In addition to his art collection, Charles Lang Freer gave a substantial number of books from his personal library to the Smithsonian Institution. These books are wide ranging in subject matter including not only Asian and American Art but also mythology, anthropology, auction catalogs, and travel guides. The Freer Gallery of Art and Arthur M. Sackler Gallery Library staff has been working to find them in its collection and identify Mr. Freer’s more »
A few months ago, a book from the Freer Gallery of Art and Arthur M. Sackler Gallery Library came for treatment to the Book Conservation Lab: Home Life in Tokyo. Our copy, printed in 1911, is a softback binding, common for Japanese publications, and according to the bibliographic record, it was “issued in a portfolio.” The book itself was in very good condition, however, after many years of protecting the soft-backed book, more »
The Freer | Sackler Library of the Smithsonian Libraries have completed digitizing over 1100 volumes/41500 images from its collection of illustrated Japanese woodblock-printed books and manuscripts from the Edo and Meiji periods (1600-1912). The Libraries’ digitization project was generously funded by the Anne van Biema Endowment Fund.
This post was contributed by Matt Alt. Matt is the co-founder of AltJapan Co., Ltd., a Tokyo-based localization company that specializes in producing the English versions of Japanese games, manga, and other entertainment. Together with Hiroko Yoda he is the co-author of Yokai Attack! The Japanese Monster Survival Guide, and the upcoming Japandemonium Illustrated: The Yokai Encyclopedias of Toriyama Sekien which features images from the Smithsonian Libraries volumes of Toriyma Sekien’s works.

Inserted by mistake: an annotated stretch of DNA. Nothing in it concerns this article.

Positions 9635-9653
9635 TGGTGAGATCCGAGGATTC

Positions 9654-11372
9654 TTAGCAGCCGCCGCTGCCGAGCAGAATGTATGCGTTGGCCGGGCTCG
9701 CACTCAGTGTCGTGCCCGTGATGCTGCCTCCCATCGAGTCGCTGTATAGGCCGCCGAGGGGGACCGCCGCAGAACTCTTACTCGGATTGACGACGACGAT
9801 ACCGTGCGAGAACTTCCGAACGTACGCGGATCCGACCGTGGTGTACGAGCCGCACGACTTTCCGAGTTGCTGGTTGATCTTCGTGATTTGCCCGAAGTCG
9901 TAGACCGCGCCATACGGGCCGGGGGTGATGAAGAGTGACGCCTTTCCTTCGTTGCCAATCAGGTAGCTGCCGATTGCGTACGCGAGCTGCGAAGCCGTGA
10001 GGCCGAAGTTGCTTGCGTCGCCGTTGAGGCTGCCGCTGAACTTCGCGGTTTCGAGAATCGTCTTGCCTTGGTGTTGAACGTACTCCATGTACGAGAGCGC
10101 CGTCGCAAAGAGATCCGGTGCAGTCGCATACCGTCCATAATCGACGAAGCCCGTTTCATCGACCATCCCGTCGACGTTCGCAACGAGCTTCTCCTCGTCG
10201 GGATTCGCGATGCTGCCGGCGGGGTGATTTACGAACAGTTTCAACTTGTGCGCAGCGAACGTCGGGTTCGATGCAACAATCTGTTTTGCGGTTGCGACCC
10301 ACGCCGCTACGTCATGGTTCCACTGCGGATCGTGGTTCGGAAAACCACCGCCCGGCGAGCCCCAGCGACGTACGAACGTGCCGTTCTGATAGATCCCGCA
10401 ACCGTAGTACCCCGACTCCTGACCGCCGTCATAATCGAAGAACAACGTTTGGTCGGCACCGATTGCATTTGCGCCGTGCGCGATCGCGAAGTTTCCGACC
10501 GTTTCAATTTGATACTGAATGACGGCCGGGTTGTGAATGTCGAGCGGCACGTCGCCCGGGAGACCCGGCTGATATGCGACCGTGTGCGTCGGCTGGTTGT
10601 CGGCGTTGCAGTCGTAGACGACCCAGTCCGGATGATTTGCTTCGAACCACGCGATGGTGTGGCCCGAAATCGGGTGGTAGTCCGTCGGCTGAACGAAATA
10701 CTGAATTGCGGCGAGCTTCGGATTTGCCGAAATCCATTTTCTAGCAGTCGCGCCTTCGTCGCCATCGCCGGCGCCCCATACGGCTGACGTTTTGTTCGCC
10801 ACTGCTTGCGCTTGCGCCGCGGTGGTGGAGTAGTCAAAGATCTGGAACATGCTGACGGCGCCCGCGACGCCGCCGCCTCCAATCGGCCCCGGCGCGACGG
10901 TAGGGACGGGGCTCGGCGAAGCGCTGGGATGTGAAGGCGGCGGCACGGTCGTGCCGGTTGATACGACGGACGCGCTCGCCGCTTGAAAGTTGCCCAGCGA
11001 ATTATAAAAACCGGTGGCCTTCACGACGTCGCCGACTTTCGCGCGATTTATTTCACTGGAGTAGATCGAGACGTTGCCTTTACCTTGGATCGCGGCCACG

This post was written by Keala Richard, intern in the Freer|Sackler Library during the summer of 2016. Keala is currently working towards a Masters in Library and Information Science at the University of Hawaii, Manoa. When I was a teenager, I spent countless afternoons gossiping and scheming with my best friend under the watchful eye of Mughal royalty. Her family’s collection of miniatures, stripped of their gilt borders and in many cases more »
This post was written by Leila Prasertwaitaya, a library specialist working at Virginia Commonwealth University. Hidden amongst the Freer | Sackler Library’s much larger collections on East Asian, South Asian and Islamic art is a small gem-like group of books on Thai art and architecture. Many of these books are in Thai, but with their magical illustrations of Dvarapala (guardians), gold-painted, bell-shaped chedi, five-headed stone nagas, a 70 cm. tall bronze Buddha more »
This post was written by Reiko Yoshimura, head librarian of the Freer Gallery of Art and Arthur M. Sackler Gallery Library. As a result of the development of Japonisme in the 1860s, Japanese art and crafts became increasingly popular, especially in Europe. Following the Meiji Restoration (1868), the Japanese government began exhibiting a vast amount of art and craft objects in world expositions, namely, World’s Columbian Exposition (1893) and Paris expositions (1867, more »
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